Surely the most dangerous items are those designed to deceive. Adrift in the world, they lurk like icebergs in frigid seas. One might see a bright axe or a fine cloak, never suspecting the danger that lies beneath such surface beauty.
Artifacts are liars by their nature. They often do not appear to have much power at all, and yet they contain magic of devastating strength. I have encountered too many in my time, and never has the confrontation ended well. Any artifact puts the scales out of balance.
War leaders scour the world with their armies, fighting over the ownership of artifacts. Planes disgorge their demons or belch genies or unleash angels to claim them. Friends and family turn on one another just for a chance at gaining the power of an artifact. Yet when has anyone who gained such a prize died happy? Unfortunately, destroying artifacts has proven . . . inefficient. Better that they remain unfound and inaccessible.
I would say the same thing of cursed items, but curses have proved themselves useful on occasion. Curses can afflict the innocent, of course, but rarely has a great entity contrived a cursed item for such a shallow purpose, nor does fate tie itself in knots to twist dark magic about an everyday object or person. No, every cursed item has its own story. It exists because someone sought to punish another.
Like artifacts, cursed items usually do not reveal themselves to superficial investigation. This is because those who create cursed items often act under the mistaken assumption that those who covet a magic item would not use it if they knew it was cursed. Had they any sense about them, those who craft curses would realize that an obvious curse can be more effective. Even the most avaricious learn to look askance at good fortune, but bad fortune seems as normal to them as clouds in the sky. When a gift or a discovered treasure carries an apparent danger, a more insidious and hidden second curse proves most efficacious.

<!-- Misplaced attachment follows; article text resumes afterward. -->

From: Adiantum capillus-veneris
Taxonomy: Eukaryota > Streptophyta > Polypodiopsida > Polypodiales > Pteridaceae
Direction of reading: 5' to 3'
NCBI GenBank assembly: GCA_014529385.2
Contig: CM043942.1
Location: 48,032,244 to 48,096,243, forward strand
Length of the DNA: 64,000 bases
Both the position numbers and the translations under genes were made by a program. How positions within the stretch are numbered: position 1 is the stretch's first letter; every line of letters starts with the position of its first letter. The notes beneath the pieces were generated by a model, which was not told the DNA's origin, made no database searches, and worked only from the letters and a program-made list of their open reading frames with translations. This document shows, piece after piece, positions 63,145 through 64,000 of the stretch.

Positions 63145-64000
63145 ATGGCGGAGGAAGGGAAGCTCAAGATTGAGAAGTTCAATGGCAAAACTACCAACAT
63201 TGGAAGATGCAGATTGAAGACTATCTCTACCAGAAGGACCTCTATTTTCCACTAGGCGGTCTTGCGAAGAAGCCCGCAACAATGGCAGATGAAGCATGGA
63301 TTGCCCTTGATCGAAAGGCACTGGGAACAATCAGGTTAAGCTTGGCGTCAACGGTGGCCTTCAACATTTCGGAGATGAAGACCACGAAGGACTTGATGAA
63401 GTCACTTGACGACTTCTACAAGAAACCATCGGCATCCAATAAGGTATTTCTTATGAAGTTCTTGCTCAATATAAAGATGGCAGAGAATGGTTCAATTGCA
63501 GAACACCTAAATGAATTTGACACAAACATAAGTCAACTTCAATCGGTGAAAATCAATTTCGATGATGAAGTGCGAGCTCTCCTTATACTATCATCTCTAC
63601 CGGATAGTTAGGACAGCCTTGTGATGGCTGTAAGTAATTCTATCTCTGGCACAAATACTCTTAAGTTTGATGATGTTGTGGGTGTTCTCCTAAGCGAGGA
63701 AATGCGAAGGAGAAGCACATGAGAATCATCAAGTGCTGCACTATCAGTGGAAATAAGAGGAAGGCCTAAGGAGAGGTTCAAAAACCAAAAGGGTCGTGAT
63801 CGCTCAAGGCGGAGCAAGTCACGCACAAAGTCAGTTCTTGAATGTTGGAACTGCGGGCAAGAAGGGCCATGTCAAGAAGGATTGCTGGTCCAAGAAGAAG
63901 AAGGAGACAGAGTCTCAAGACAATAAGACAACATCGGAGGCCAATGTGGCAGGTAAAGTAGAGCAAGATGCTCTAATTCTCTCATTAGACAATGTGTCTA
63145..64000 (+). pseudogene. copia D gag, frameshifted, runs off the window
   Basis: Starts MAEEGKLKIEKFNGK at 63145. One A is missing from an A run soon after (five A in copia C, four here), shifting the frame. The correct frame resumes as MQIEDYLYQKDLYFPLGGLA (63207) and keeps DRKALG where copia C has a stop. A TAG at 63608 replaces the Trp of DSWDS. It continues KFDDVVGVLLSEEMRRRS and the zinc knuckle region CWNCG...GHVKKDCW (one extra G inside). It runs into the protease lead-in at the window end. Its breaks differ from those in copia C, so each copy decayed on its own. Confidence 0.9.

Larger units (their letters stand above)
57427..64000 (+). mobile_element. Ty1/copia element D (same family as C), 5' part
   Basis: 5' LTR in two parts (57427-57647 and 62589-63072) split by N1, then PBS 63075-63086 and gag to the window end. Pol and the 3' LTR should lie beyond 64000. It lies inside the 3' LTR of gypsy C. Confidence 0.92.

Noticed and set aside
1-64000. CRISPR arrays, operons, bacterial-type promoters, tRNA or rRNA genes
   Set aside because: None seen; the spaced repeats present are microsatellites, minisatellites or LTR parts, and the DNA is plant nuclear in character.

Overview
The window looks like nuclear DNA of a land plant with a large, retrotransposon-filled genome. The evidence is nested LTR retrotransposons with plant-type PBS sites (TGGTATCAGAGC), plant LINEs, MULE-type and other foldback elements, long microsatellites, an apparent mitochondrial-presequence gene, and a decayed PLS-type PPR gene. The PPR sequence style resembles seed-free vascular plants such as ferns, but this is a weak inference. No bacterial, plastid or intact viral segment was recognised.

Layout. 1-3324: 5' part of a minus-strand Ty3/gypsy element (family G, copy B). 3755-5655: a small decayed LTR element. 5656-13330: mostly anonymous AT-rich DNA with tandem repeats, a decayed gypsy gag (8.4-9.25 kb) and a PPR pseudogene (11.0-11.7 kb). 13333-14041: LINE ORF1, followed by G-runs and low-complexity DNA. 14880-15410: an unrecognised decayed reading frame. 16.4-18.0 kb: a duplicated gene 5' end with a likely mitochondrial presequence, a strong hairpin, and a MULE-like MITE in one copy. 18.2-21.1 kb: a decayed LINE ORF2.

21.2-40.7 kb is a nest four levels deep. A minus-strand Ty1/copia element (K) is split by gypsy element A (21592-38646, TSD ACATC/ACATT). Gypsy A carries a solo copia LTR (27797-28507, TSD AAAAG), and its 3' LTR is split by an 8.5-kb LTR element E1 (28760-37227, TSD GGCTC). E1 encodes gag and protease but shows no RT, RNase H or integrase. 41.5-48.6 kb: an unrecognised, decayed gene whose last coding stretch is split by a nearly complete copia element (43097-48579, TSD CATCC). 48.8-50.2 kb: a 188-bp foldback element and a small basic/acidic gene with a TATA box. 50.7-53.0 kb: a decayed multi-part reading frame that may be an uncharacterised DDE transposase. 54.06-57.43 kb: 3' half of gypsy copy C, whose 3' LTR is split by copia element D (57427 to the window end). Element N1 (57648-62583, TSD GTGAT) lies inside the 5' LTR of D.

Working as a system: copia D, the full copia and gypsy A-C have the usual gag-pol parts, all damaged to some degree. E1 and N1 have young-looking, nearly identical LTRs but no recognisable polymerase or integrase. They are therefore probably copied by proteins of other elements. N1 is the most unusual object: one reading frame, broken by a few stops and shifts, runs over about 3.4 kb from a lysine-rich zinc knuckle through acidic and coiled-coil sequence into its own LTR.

—Mordenkainen, from a treatise in his master copy of the Magnificent Emporium
For the DM: This chapter is meant for the eyes of the Dungeon Master. Players are encouraged to avoid reading this material so that their characters can discover it through seeing how the DM incorporates artifacts and curses into the campaign.
Legends swirl about them. Kingdoms go to war over their possession. Generations of heroes die in their pursuit. Artifacts are the most powerful items in existence, essential parts of the world’s weave and pieces of the story of the universe.
Artifacts break the rules.
They aren’t normal items that you account for in treasure distribution, and you don’t need to worry about play balance. They exist to help you tell the stories you want to tell in your game.
An artifact can’t typically be created, disenchanted, or destroyed by any of the normal means available with other magic items. The characters’ access to artifacts and their retention of recovered artifacts is entirely within your control. A character can quest after a particular artifact whose existence is known or suspected, but even then the character acquires an artifact only if you say so.